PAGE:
It's a tough day for Houston's news media. We've lost one of our own. ABC 13's news chopper crashed about an hour ago. The pilot and photographer are dead. They haven't released their names yet. It's a sickening feeling for those of us in the media. That photographer was probably someone I knew. I've probably laughed and joked with him at various press conferences. Even if I didn't know that photographer very well, he was a colleague. The news business is a small world and there's a certain camaraderie that comes from being in this exclusive, strange club.
It's sobering to report the news when the news actually comes from within our own ranks. And it's hard to think about our friends over at Channel 13, who are having to report on their own tragedy.
And it's a grim reminder that our jobs are often more dangerous than we think. We're called upon to go into risky and sometimes life-threatening situations. That pilot and photographer were performing what, for them, is a normal day on the job. But tonight they won't get to clock out and go home to their families. They won't eat a meal with friends, or fall asleep in front of the TV. And the reality is most of Houston will forget about them.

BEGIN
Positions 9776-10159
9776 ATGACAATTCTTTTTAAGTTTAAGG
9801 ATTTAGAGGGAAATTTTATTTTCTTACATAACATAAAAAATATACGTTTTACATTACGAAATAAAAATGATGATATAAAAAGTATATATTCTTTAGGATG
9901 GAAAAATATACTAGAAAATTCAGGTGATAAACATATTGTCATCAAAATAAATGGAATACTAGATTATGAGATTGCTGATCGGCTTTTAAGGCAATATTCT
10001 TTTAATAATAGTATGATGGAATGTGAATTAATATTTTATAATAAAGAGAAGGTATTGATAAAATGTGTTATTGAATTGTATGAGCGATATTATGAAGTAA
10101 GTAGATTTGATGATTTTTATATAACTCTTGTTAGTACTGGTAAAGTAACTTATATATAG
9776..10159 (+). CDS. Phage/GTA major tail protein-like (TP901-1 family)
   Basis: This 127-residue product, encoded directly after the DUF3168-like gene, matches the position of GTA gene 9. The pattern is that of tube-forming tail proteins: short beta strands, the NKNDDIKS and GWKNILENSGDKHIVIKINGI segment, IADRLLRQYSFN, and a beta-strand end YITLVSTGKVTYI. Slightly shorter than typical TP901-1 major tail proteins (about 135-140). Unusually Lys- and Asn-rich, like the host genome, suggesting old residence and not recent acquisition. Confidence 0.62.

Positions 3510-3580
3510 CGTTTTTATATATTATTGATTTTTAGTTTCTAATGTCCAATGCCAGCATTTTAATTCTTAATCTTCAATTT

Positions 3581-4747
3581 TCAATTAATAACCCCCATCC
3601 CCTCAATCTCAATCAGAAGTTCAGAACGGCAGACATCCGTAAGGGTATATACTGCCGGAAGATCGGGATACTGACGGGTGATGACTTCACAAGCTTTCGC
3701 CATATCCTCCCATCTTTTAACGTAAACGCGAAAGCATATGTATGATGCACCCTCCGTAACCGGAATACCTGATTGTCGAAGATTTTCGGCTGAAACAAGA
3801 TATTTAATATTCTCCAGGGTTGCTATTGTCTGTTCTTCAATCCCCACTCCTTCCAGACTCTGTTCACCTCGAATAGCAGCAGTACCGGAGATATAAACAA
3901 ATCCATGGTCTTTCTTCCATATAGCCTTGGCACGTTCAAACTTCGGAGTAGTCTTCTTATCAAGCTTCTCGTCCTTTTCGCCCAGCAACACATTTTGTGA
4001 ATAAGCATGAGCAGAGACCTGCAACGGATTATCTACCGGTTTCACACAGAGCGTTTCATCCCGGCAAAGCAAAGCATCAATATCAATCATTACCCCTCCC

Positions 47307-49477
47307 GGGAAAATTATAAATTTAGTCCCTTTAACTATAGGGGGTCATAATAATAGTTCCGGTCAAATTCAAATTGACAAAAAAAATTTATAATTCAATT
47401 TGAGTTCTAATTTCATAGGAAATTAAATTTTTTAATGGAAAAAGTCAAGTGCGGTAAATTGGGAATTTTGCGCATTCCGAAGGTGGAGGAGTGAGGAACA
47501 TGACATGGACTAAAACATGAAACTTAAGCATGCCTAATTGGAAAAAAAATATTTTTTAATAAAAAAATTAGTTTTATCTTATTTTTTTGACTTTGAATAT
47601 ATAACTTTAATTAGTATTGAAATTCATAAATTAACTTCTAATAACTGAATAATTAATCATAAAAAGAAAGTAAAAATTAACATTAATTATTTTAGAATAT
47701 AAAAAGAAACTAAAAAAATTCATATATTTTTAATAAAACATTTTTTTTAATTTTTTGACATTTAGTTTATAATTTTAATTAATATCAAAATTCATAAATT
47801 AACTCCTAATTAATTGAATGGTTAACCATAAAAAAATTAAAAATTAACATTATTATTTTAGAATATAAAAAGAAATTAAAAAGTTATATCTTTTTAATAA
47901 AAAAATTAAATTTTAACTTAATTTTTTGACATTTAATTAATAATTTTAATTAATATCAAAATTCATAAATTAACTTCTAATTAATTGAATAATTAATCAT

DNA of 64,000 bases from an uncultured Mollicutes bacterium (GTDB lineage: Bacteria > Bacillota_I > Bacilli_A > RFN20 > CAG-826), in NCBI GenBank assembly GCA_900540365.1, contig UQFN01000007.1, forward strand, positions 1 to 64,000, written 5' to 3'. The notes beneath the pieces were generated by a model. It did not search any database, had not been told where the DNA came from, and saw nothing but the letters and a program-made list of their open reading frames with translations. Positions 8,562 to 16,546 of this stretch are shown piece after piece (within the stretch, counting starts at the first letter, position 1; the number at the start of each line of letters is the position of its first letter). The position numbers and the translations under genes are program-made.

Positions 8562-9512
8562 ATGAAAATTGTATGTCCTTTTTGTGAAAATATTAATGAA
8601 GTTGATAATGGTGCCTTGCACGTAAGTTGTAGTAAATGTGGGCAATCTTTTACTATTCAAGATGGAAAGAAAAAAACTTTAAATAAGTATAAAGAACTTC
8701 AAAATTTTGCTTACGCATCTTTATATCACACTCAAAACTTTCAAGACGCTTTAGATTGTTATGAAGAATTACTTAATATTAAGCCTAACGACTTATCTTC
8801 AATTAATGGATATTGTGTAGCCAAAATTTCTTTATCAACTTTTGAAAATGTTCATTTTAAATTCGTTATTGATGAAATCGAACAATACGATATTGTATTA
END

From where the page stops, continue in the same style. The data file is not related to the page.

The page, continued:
So next time you turn on the news, or tune into the radio, think about what it may have cost for you to be able to see that report from a war zone or hear that update from high above the city. And next time you criticize the media for all their failures, ineptitude and idiocies, remember that you are blessed to live in a country where the media is free to mess things up, to make mistakes, to cover controversial subjects, to critique our politicians without fear of retribution and to willingly go into places and environments that you never could or would enter.